MP SPEAKS | Malaysia is disappointed by the remarks made by the Special Rapporteur on Extreme Poverty and Human Rights, Professor Philip Alston, in a press release on Aug 23, 2019 regarding his preliminary observation on poverty in Malaysia.
We stand by our absolute poverty rate, which is currently recorded at 0.4 percent of total households in 2016 or 24,700 households.
This poverty rate is derived from internationally-accepted standards based on the Canberra Group Handbook on Household Income Statistics, Second Edition (2011), which is published by the United Nations.
The Poverty Line Income (PLI) used to derive this poverty incidence is currently set at RM980 at national level and calculated based on the basic requirements for a household to live healthily and actively, which is more than the PLI targeted in the first Sustainable Development Goal at US$1.25 per day.
This PLI is also higher for Sabah at RM1,180 and Sarawak at RM1,020 to take into account additional costs, such as transportation.
However at implementation level, especially when disbursing assistance, a household’s PLI takes into account its location, household size and other demographic factors. This may result in a higher household PLI than the national PLI.
Hence, assistance is tailor-made according to the needs of the recipients, based on the profiling through the eKasih system, which is an innovative initiative by the government to identify the right target group.
As such, the assertion made by Alston that there is “a statistical sleight of hand that has nefarious consequences” is wholly unacceptable and irresponsible.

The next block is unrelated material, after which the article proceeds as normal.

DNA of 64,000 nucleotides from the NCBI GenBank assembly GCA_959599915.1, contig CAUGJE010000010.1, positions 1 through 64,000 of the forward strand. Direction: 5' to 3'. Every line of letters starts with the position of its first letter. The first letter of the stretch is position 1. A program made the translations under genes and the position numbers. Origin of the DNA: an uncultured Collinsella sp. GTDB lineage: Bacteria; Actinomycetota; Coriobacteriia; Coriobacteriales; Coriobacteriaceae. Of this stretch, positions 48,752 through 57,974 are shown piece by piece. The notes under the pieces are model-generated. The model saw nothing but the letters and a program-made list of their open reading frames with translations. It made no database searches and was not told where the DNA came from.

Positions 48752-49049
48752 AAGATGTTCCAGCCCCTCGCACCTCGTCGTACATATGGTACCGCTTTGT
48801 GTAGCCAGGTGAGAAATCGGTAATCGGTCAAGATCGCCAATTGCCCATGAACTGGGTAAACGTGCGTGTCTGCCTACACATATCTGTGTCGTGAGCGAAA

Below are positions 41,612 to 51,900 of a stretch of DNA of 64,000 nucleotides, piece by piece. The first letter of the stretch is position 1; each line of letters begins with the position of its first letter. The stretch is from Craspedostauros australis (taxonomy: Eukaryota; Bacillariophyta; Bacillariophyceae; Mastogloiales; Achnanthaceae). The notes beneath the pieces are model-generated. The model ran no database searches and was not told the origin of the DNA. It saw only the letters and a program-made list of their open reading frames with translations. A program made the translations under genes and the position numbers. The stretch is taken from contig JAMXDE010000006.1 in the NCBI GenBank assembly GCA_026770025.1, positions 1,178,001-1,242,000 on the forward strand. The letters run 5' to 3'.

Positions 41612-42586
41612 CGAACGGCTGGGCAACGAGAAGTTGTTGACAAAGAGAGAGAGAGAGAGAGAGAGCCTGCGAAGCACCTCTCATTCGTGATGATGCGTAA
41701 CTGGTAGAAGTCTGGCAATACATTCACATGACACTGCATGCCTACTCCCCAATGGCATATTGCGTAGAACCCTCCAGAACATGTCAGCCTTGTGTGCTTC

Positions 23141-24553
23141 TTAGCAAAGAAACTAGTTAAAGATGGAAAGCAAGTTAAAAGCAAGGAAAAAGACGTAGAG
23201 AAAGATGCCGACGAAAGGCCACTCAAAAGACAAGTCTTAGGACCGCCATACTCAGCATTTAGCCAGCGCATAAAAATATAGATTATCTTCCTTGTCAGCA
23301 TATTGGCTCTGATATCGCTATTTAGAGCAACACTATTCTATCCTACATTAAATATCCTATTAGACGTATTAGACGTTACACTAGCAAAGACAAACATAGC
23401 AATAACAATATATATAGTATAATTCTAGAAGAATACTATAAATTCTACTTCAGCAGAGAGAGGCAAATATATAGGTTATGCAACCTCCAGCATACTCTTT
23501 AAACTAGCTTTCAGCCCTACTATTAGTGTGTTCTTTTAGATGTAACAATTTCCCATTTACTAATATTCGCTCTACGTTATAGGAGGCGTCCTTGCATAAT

While the government appreciates the effort by the special rapporteur in raising awareness on issues of poverty, certain comments are baseless and uncalled for.
For instance, the assertion that a “sizable part of Malaysia’s population struggles to get by with tenuous access to food, shelter, education and healthcare...” is both misconceived and erroneous, clearly lacking empirical evidence and rigorous scientific procedures.
With regard to the assertion that Malaysians have “...limited ability to exercise civil and political rights”, this is rebutted by the universal participation of 82.3 percent of Malaysians in the last general election which saw for the first time a peaceful change in federal administration since Independence.
The government is committed to address the remaining pockets of poverty and deprivation across regions and communities. The government is not oblivious to the rising cost of living faced by Malaysians, especially the bottom 40 percent of income group.
As such, a significant proportion of federal operating expenditure is allocated for subsidies and social assistance, cutting across energy, food, healthcare and education. In 2018, a total of RM27.5 billion was set aside for this purpose, comprising 11.9 percent of total operating expenditure.
To further increase the effectiveness of poverty eradication initiatives, the government is reviewing its PLI methodology to better reflect the current cost of living.
In addition, a Multidimensional Poverty Index (MPI) has been established to measure a wider scope of deprivation beyond the income dimension as currently practiced. The indicators of MPI are also being reviewed to better reflect the social mobility of households.
On humanitarian grounds, the government has always been collaborating with the United Nations High Commission for Refugees and its partners in providing access to basic needs as well as provision of skills, education, livelihood and healthcare to enable the refugees to take care of themselves in Malaysia.
MOHAMED AZMIN ALI is the economic affairs minister.
The views expressed here are those of the author/contributor and do not necessarily represent the views of Malaysiakini.